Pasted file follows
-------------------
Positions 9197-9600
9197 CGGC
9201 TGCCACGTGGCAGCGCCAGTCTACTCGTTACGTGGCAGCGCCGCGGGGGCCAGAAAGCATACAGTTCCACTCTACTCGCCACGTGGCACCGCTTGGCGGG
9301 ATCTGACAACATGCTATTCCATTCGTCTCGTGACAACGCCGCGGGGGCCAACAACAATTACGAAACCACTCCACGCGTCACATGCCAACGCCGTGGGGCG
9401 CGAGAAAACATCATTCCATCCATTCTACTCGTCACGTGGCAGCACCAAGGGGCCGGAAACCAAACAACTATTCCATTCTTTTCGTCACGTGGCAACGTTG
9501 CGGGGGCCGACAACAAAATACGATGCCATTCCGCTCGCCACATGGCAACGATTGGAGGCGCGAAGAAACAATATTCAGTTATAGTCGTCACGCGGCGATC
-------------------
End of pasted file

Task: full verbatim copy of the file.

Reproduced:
Positions 9197-9600
9197 CGGC
9201 TGCCACGTGGCAGCGCCAGTCTACTCGTTACGTGGCAGCGCCGCGGGGGCCAGAAAGCATACAGTTCCACTCTACTCGCCACGTGGCACCGCTTGGCGGG
9301 ATCTGACAACATGCTATTCCATTCGTCTCGTGACAACGCCGCGGGGGCCAACAACAATTACGAAACCACTCCACGCGTCACATGCCAACGCCGTGGGGCG
9401 CGAGAAAACATCATTCCATCCATTCTACTCGTCACGTGGCAGCACCAAGGGGCCGGAAACCAAACAACTATTCCATTCTTTTCGTCACGTGGCAACGTTG
9501 CGGGGGCCGACAACAAAATACGATGCCATTCCGCTCGCCACATGGCAACGATTGGAGGCGCGAAGAAACAATATTCAGTTATAGTCGTCACGCGGCGATC